In a win for 'Post' reporter, German news outlet removes Twitter block

"It was bad enough when a reporter at a state-owned news outlet blamed Jews for antisemitism."

Flag of Germany (photo credit: FDECOMITE/FLICKR)
Flag of Germany
(photo credit: FDECOMITE/FLICKR)
Legal action launched by the prominent German Jewish lawyer Nathan Gelbart and the US-based Lawfare Project caused the head of communications for the giant German Hesse Broadcasting company to unblock his Twitter account that prevented a Jerusalem Post reporter’s access.
“I consider it as highly problematic if a state owned broadcasting station, funded by the taxpayer, is blocking journalists because of unpleasant reporting or inquiries,” Gelbart told the Post. “This behavior is unacceptable and constitutes a severe violation of the freedom of press and information. I am happy that HR [Hesse Broadcasting] answered our complaint and unblocked my client without court procedures.”
In January, Christoph Hammerschmidt, who oversees the communications department for the Frankfurt-based Hesse Broadcasting, blocked the Post’s European affairs correspondent Benjamin Weinthal in connection with his questions about the news outlet allegedly blaming Israeli Jews for antisemitism and the media outlet’s ostensible stoking of Jew-hatred in the federal republic.
Brooke Goldstein, executive director of the US-based The Lawfare Project, told the Post that “It was bad enough when a reporter at a state-owned news outlet blamed Jews for antisemitism. It was even worse when the official spokesman for that same news outlet blocked a Jewish reporter for asking questions about it. We’re glad The Lawfare Project could be of assistance in overturning this absurd ban.”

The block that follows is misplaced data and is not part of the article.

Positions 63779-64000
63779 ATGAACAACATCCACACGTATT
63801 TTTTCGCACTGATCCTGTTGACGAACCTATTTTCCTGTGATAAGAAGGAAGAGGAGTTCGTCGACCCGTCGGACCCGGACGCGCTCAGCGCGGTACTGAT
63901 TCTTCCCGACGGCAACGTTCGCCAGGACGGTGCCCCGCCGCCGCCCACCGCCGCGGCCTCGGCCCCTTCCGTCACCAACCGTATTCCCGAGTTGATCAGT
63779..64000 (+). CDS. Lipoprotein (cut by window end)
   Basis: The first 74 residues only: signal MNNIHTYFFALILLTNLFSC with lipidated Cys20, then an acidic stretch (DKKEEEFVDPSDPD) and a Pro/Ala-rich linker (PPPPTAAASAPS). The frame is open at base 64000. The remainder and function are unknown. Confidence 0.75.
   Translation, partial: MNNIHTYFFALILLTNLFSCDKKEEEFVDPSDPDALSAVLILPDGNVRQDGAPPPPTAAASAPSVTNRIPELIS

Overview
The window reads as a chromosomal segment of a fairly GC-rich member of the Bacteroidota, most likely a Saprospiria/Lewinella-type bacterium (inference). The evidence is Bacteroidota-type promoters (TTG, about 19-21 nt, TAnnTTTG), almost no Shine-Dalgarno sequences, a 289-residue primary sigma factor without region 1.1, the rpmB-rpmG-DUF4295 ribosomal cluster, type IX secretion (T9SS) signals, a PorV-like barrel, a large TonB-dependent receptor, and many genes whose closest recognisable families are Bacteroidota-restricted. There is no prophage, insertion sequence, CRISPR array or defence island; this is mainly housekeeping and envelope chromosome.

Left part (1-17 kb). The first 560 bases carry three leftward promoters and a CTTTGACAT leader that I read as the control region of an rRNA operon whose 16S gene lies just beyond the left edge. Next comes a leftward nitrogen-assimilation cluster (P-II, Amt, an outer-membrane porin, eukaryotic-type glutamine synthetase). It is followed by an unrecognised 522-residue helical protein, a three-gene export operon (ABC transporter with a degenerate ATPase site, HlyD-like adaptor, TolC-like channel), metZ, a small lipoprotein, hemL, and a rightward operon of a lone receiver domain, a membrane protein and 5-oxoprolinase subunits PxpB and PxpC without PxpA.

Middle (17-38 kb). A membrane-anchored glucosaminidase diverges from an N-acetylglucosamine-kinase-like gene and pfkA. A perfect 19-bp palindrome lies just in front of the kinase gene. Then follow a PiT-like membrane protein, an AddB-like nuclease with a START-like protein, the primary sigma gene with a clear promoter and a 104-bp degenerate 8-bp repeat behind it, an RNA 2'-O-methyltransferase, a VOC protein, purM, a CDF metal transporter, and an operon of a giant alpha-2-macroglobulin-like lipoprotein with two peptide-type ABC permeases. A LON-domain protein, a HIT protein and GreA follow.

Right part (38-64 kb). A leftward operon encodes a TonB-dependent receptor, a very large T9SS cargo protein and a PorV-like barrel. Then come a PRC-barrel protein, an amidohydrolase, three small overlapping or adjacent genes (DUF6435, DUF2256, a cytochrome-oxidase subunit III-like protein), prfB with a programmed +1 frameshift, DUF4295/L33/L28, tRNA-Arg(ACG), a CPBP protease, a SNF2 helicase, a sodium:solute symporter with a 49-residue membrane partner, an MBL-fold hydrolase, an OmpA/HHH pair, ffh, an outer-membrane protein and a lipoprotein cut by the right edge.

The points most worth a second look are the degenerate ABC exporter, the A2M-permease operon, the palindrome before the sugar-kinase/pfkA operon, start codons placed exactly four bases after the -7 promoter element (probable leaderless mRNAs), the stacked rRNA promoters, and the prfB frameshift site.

The Post article reported that the Hesse Broadcasting journalist Sabine Müller wrote on the website of the German public broadcaster Tagesschau (ARD) that the memorial event at Yad Vashem was “a missed chance in the fight against antisemitism,” leading to the view among experts on contemporary antisemitism that Müller argued that Israeli Jews were not combating Jew-hatred.
Müller wrote that it was unworthy “how Israel and Russia partially kidnapped this commemoration day” with respect to the 75th commemoration of the liberation of Auschwitz. She accused Prime Minister Benjamin Netanyahu of “egoism,” suggesting the Jewish state exploited the Holocaust.
Weinthal had turned to Hammerschmidt’s Twitter account to ask him questions about alleged antisemitism at Hesse Broadcasting after he stopped answering Post email media queries on January 30.
Isabelle Fried, a Hesse Broadcasting representative, said in an email that “Mr. Hammerschmidt met the original request to remove the block at the beginning of the week. Mr. Hammerschmidt is fundamentally willing to make a corresponding cease and desist declaration for the future.”
Fried and a second Hesse representative, Steffen Janich, wrote in a letter to Gelbart that Hammerschmidt’s account is a private Twitter feed.
However, Hammerschmidt ‘s Twitter biography identifies himself as the “Director of Communication for the Hessischer Rundfunk and Managing Director hr-media.”
He joined Twitter in 2010 and as of Friday has 223 followers and follows 124 accounts.
The Hesse letter complained about an “offensive” on Hammerschmidt’s Twitter account from Weinthal. It is unclear what the “offensive” means in the letter.